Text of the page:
FAYA DAYI – Review by Diane Carson

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Faya dayi follows khat production and intrusion into Ethiopian life

Describing the content of director Jessica Beshir’s Ethiopian documentary film Faya dayi doesn’t do justice to the gorgeous, hallucinatory black-and-white footage. More specifically, this two-hour experience invites a meditative, dreamlike state complemented by exquisite music. That does not minimize the information presented through stirring visuals, primarily, that Ethiopia now relies on khat as its main cash crop.

Ethiopians, especially those in the highlands of the Oromo region, previously grew coffee, along with other crops, as a substantial part of their economy. More recently, climate change, including the now dry lakes shown in the film, forced farmers to replace coffee with khat, a leaf chewed for centuries primarily for ritualistic, mystical purposes. Now pervasive in personal use and invasive in community interaction, khat has achieved a universal presence. As a narrator says, “Everyone chews to get away. The flesh is here but the soul is gone.” Mami, one boy featured, is encouraged to pursue his studies, not to chew khat, though he expresses fear of becoming like his father who is, as he describes him, a totally different, crazy person after khat. Several imams represent the Sufi tradition, the fable of Azurkherlaini is described, and some young men strategize ways to escape.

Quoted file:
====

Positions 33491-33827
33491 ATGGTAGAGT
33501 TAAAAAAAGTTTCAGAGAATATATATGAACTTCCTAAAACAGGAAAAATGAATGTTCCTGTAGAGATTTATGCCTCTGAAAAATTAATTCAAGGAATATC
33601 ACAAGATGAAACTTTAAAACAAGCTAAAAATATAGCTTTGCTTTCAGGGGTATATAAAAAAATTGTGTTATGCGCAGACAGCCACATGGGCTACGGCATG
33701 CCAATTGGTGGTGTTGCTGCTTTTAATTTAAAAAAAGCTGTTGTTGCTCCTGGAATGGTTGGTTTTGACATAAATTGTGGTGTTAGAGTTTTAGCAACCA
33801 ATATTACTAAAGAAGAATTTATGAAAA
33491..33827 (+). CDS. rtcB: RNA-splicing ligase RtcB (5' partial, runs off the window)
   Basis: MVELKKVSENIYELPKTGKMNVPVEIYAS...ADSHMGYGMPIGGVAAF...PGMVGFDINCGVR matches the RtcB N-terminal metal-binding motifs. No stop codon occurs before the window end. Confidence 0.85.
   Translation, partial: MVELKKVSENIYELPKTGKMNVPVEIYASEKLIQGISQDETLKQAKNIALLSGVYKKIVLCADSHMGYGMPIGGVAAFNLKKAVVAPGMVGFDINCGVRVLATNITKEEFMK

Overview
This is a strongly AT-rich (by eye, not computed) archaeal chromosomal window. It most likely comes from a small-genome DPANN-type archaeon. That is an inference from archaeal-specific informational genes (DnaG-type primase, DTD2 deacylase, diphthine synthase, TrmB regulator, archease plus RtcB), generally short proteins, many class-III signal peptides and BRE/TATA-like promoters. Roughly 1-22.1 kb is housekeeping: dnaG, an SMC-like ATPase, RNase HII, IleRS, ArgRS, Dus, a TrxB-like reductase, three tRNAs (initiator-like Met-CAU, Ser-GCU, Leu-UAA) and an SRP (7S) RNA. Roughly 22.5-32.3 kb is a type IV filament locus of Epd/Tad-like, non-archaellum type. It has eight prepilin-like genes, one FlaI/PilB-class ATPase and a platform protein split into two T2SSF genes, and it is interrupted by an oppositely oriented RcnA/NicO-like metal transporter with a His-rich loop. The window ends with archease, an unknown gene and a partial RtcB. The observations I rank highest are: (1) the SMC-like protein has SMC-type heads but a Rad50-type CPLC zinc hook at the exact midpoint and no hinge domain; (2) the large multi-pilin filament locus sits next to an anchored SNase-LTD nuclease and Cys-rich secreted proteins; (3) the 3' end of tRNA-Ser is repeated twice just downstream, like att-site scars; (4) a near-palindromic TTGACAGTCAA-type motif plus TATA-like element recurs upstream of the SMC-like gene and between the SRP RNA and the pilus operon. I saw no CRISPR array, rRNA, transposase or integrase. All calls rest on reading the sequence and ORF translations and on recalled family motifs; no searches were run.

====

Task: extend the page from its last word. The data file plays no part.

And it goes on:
Beshir lived her first sixteen years in Ethiopia, after which her family moved to Mexico. Upon returning to reconnect with family, she writes of noticing that “social and economic life centered on this drug.” One brief moment of a fire in color is the only break from black-and-white imagery, some in slow motion, some metaphorically presenting entrapment as figures move away from the camera in the high-walled city of Harar Jugol, contrasting with the expansive fields. Described as trance-state cinema, incorporating religious and mystical elements, meaning “giving birth to health,” Faya dayi is director/cinematographer Beshir’s auspicious feature debut, offering a euphoric immersion in the harvesting, cleaning, weighing, bagging, and transporting of the khat leaves and its dominance of Ethiopian life. In Amharic with English subtitles.

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Diane Carson

Diane Carson, Ph.D., Professor Emerita, has reviewed films for over 25 years and has covered the Cannes, Telluride, Toronto, Palm Springs, and Sundance festivals. She writes for KDHX, 88.1 FM. St. Louis’ community radio. One of the founders of the St. Louis International Film Festival, she continues to serve on juries. A past president of the University Film and Video Association, she taught film studies and production at St. Louis Community College and at Webster University. Her new book, written with two colleagues, is “Appetites and Anxieties: Food, Film, and the Politics of Representation,” Wayne State U. Press, 2014.